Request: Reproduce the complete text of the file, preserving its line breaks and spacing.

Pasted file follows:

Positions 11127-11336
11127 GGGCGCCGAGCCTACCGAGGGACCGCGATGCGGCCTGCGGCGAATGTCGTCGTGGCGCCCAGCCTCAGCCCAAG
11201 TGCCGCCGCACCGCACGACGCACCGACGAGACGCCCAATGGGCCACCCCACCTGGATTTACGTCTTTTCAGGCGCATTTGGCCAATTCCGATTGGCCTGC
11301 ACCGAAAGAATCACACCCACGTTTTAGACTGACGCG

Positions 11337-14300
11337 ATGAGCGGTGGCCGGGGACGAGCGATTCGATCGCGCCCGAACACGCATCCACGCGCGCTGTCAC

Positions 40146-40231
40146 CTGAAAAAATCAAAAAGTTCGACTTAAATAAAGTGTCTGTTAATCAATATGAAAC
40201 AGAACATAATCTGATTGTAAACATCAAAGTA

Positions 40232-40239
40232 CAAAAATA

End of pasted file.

Positions 11127-11336
11127 GGGCGCCGAGCCTACCGAGGGACCGCGATGCGGCCTGCGGCGAATGTCGTCGTGGCGCCCAGCCTCAGCCCAAG
11201 TGCCGCCGCACCGCACGACGCACCGACGAGACGCCCAATGGGCCACCCCACCTGGATTTACGTCTTTTCAGGCGCATTTGGCCAATTCCGATTGGCCTGC
11301 ACCGAAAGAATCACACCCACGTTTTAGACTGACGCG

Positions 11337-14300
11337 ATGAGCGGTGGCCGGGGACGAGCGATTCGATCGCGCCCGAACACGCATCCACGCGCGCTGTCAC

Positions 40146-40231
40146 CTGAAAAAATCAAAAAGTTCGACTTAAATAAAGTGTCTGTTAATCAATATGAAAC
40201 AGAACATAATCTGATTGTAAACATCAAAGTA

Positions 40232-40239
40232 CAAAAATA